Learning from The Sing-Off with Shawn Stockman
The Boyz II Men star and Sing-Off judge talks about his career and why he loves judging the popular singing competition.
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What are the hurdles of doing hip hop with a capella?
This whole competition now, as it gets deeper into it, obviously we’re narrowing it down to the best of the best and this is one of the moments where they have to really show their diversity. This is all about the Sony contract and scoring the record deal, so in order to get it they have to show that they can be diverse enough as an a capella group to do different styles of music. It’s already a hard enough job that they are doing an intricate form of music, in order to appeal to the masses they have to be able to do certain things that the masses enjoy. This is why we do the hip hop thing, to see if they can handle the pressure.
Is there anything that they will have to work on especially with their voices?
Well you know hip hop is drum and bass, they can’t be thin at all, they can’t sound like the Carpenters (laughs). No disrespect to the Carpenters, I love the Carpenters, but in this case they have to bring some attitude, just the feel or the flavor of hip hop.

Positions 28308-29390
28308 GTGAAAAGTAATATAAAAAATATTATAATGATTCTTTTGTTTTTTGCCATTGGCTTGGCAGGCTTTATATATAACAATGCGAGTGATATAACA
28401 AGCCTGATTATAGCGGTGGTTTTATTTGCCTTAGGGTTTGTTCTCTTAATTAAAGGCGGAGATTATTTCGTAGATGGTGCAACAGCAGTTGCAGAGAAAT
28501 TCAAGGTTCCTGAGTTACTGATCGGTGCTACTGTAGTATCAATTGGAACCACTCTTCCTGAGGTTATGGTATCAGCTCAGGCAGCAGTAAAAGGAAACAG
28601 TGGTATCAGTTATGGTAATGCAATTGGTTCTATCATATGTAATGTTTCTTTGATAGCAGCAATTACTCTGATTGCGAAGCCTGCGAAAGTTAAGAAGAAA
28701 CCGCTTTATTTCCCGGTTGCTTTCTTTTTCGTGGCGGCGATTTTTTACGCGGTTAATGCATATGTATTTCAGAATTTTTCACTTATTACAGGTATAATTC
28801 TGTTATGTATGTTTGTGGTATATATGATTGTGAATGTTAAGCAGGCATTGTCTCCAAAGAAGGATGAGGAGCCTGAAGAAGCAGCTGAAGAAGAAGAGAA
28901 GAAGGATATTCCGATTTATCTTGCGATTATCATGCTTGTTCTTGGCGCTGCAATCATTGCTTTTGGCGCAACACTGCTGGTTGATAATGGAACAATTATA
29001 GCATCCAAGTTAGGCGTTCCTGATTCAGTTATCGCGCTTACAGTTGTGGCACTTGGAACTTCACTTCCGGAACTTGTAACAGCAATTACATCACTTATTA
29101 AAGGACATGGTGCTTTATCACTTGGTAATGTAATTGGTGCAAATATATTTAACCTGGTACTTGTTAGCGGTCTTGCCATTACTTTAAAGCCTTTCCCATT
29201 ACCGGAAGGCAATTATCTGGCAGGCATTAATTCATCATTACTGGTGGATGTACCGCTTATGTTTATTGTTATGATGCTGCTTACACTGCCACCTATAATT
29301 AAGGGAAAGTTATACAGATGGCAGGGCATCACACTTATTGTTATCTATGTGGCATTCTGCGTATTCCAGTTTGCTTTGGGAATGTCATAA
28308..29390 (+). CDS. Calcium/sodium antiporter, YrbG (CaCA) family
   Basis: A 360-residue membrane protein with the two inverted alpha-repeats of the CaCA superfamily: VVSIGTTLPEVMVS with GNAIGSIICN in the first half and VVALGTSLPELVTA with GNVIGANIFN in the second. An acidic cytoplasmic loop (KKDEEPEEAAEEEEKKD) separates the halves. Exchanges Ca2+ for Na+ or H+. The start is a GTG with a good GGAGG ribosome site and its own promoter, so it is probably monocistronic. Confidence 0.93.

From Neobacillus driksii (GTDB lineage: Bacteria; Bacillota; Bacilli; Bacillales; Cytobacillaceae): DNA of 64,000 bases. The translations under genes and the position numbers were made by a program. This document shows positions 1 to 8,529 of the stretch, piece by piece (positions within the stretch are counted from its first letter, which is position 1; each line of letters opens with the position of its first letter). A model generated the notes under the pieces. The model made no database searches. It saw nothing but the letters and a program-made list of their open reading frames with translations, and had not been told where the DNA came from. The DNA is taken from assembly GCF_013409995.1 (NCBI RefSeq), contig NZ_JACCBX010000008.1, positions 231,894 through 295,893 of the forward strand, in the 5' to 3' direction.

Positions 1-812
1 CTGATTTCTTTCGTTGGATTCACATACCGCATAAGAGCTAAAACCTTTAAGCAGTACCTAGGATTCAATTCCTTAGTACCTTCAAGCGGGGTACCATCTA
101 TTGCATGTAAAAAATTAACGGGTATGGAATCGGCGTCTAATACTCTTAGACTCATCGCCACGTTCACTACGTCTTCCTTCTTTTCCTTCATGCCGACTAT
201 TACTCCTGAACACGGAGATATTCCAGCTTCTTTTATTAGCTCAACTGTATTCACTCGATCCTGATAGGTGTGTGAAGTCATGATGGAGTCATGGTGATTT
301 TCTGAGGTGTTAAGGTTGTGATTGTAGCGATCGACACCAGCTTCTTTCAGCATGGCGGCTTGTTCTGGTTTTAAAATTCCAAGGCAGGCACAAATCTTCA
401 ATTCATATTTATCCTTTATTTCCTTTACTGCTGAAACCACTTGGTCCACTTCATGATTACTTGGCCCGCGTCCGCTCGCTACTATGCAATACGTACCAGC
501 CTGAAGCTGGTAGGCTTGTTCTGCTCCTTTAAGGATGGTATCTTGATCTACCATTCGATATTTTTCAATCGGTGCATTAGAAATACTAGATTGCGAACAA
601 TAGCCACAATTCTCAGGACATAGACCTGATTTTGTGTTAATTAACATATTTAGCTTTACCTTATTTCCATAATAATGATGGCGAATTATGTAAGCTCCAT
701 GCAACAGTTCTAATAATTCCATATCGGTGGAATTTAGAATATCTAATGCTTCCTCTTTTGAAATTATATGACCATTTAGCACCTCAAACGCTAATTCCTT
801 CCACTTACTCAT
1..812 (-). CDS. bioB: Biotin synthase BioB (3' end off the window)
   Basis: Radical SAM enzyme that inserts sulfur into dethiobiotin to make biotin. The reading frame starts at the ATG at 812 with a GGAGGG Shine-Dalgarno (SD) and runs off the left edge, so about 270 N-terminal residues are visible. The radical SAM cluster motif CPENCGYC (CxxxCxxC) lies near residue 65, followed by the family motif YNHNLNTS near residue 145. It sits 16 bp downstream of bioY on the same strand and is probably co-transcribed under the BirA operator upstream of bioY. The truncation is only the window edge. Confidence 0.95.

Let’s talk Boyz II Men. What can people expect from your new album?
History, and I’m not meaning in that in a presumptuous way. Literally, it’s history, it’s our twenty years encompassed in one record. It’s a double CD that features the Boyz II Men classics, I guess you could say, I don’t want to sound presumptuous there either. Just the songs that people most know us for. We have those on one disc and we re-recorded them and added a little twist and flavors here and there, not too much because we didn’t want to [tick] anybody off who liked the originals. On another CD we have twelve original, brand new Boyz II Men records, and this is something we haven’t done in about nine years. So people will actually get a chance to hear new music from us and where we are musically. That’s what we’re most excited about. We’ve grown a lot vocally, we think that we’ve gotten a lot stronger. We always just try to make music that people can apply to their everyday lives. Music is practical, at least it should be, and we try not to make it too hard, too intricate, or too deep, at least not in the sense of the body of work. We try to create something where it’s palpable and people can feel it and just understand it and get into it for what it is. We feel like a lot of times when it comes to love and relationships, the best way to talk about it is simple (laughs). So everybody understands it. It’s bad enough that men are from Mars and women are from Venus, we try to even the playing field by expressing it in a way that both parties can understand it.